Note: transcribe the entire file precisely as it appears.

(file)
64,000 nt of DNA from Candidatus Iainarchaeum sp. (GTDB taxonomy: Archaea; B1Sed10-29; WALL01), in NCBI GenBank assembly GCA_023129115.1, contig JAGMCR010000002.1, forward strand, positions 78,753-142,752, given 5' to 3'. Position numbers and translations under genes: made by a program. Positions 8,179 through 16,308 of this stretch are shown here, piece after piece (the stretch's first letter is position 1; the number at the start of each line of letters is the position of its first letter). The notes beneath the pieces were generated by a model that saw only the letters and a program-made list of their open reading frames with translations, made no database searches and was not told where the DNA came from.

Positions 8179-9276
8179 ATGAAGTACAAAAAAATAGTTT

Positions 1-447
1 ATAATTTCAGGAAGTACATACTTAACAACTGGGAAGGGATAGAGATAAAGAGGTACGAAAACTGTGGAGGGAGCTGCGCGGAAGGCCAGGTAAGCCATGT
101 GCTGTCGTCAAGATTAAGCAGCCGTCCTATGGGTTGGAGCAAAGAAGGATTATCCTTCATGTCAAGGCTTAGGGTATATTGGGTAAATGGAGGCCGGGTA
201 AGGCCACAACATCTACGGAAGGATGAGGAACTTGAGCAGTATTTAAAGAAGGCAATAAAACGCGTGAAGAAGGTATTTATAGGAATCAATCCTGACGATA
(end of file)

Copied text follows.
64,000 nt of DNA from Candidatus Iainarchaeum sp. (GTDB taxonomy: Archaea; B1Sed10-29; WALL01), in NCBI GenBank assembly GCA_023129115.1, contig JAGMCR010000002.1, forward strand, positions 78,753-142,752, given 5' to 3'. Position numbers and translations under genes: made by a program. Positions 8,179 through 16,308 of this stretch are shown here, piece after piece (the stretch's first letter is position 1; the number at the start of each line of letters is the position of its first letter). The notes beneath the pieces were generated by a model that saw only the letters and a program-made list of their open reading frames with translations, made no database searches and was not told where the DNA came from.

Positions 8179-9276
8179 ATGAAGTACAAAAAAATAGTTT

Positions 1-447
1 ATAATTTCAGGAAGTACATACTTAACAACTGGGAAGGGATAGAGATAAAGAGGTACGAAAACTGTGGAGGGAGCTGCGCGGAAGGCCAGGTAAGCCATGT
101 GCTGTCGTCAAGATTAAGCAGCCGTCCTATGGGTTGGAGCAAAGAAGGATTATCCTTCATGTCAAGGCTTAGGGTATATTGGGTAAATGGAGGCCGGGTA
201 AGGCCACAACATCTACGGAAGGATGAGGAACTTGAGCAGTATTTAAAGAAGGCAATAAAACGCGTGAAGAAGGTATTTATAGGAATCAATCCTGACGATA